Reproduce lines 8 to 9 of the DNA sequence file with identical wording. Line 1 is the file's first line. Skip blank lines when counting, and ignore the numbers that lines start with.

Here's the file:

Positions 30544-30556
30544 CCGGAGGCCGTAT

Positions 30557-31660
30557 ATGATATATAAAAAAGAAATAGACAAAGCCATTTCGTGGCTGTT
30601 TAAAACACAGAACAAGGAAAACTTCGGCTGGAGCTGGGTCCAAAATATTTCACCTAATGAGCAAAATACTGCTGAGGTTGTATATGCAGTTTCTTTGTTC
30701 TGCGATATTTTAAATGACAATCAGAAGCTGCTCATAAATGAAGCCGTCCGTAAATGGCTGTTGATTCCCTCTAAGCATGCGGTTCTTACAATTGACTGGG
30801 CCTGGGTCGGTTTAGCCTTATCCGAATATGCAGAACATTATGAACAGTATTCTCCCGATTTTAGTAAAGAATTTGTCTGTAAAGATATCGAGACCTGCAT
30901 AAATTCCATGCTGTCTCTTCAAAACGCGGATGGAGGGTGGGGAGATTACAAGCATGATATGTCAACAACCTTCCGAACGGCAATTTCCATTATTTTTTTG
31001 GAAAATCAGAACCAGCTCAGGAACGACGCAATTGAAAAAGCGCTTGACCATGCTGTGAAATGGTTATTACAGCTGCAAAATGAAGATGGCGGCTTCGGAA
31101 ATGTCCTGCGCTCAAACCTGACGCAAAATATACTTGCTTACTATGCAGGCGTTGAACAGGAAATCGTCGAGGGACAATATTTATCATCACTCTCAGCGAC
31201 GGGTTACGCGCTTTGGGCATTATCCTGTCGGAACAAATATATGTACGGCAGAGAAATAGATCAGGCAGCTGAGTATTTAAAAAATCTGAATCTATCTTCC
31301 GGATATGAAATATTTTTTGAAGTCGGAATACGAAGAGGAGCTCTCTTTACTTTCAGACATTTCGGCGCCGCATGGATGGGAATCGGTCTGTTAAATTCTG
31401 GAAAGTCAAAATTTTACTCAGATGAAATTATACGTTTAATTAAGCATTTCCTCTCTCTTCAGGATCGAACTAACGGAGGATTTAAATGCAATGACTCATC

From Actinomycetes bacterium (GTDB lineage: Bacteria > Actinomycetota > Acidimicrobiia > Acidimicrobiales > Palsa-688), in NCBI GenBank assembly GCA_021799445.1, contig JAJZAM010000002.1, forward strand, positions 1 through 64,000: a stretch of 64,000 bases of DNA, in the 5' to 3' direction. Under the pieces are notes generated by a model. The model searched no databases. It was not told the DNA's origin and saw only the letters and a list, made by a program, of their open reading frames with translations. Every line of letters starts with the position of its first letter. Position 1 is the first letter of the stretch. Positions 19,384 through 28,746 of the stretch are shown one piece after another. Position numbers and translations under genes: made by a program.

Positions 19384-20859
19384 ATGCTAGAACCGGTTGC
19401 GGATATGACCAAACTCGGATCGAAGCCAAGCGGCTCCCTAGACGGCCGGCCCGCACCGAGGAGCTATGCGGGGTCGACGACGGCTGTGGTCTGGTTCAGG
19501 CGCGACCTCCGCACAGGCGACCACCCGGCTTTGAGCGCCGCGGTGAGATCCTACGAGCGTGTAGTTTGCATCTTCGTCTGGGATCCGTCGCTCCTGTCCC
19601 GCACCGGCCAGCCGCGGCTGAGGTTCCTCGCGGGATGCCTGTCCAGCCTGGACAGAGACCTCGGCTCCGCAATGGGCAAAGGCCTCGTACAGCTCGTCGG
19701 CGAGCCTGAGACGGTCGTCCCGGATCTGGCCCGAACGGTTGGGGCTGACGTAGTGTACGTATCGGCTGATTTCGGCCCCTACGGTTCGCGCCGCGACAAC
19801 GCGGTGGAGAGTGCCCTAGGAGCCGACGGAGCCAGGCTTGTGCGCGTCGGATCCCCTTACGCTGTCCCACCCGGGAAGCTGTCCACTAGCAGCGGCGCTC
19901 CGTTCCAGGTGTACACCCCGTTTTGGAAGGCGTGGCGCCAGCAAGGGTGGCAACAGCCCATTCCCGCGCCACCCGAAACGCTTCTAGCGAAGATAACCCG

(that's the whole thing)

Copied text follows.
30901 AAATTCCATGCTGTCTCTTCAAAACGCGGATGGAGGGTGGGGAGATTACAAGCATGATATGTCAACAACCTTCCGAACGGCAATTTCCATTATTTTTTTG
31001 GAAAATCAGAACCAGCTCAGGAACGACGCAATTGAAAAAGCGCTTGACCATGCTGTGAAATGGTTATTACAGCTGCAAAATGAAGATGGCGGCTTCGGAA